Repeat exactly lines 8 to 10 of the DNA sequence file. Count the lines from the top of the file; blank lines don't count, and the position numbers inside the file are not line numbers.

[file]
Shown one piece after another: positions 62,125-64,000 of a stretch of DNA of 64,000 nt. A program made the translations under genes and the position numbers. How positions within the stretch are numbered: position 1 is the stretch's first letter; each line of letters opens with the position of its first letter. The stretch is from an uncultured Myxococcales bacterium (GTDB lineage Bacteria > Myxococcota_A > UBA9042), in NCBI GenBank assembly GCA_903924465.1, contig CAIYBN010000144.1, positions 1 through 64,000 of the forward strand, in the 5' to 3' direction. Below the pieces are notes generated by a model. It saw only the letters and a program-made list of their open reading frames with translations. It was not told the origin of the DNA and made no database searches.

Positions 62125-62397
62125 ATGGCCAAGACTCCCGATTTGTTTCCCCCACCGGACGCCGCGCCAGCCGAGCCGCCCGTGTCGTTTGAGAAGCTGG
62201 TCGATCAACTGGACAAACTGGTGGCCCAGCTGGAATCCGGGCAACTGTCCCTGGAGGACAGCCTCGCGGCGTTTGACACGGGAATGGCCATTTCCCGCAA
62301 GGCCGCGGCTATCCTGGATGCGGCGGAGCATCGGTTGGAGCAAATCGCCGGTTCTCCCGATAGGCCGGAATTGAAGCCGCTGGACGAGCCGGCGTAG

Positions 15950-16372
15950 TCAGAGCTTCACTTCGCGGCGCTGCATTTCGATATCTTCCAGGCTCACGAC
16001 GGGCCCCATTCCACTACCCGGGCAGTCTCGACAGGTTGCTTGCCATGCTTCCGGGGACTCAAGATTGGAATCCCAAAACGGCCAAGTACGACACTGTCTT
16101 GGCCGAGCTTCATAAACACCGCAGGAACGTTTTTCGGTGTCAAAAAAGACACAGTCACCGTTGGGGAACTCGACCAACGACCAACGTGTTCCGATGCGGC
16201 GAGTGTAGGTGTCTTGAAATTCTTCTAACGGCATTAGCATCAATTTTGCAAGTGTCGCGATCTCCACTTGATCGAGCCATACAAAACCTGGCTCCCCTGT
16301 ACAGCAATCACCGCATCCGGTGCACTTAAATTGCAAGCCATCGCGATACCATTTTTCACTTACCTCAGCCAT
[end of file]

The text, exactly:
16001 GGGCCCCATTCCACTACCCGGGCAGTCTCGACAGGTTGCTTGCCATGCTTCCGGGGACTCAAGATTGGAATCCCAAAACGGCCAAGTACGACACTGTCTT
16101 GGCCGAGCTTCATAAACACCGCAGGAACGTTTTTCGGTGTCAAAAAAGACACAGTCACCGTTGGGGAACTCGACCAACGACCAACGTGTTCCGATGCGGC
16201 GAGTGTAGGTGTCTTGAAATTCTTCTAACGGCATTAGCATCAATTTTGCAAGTGTCGCGATCTCCACTTGATCGAGCCATACAAAACCTGGCTCCCCTGT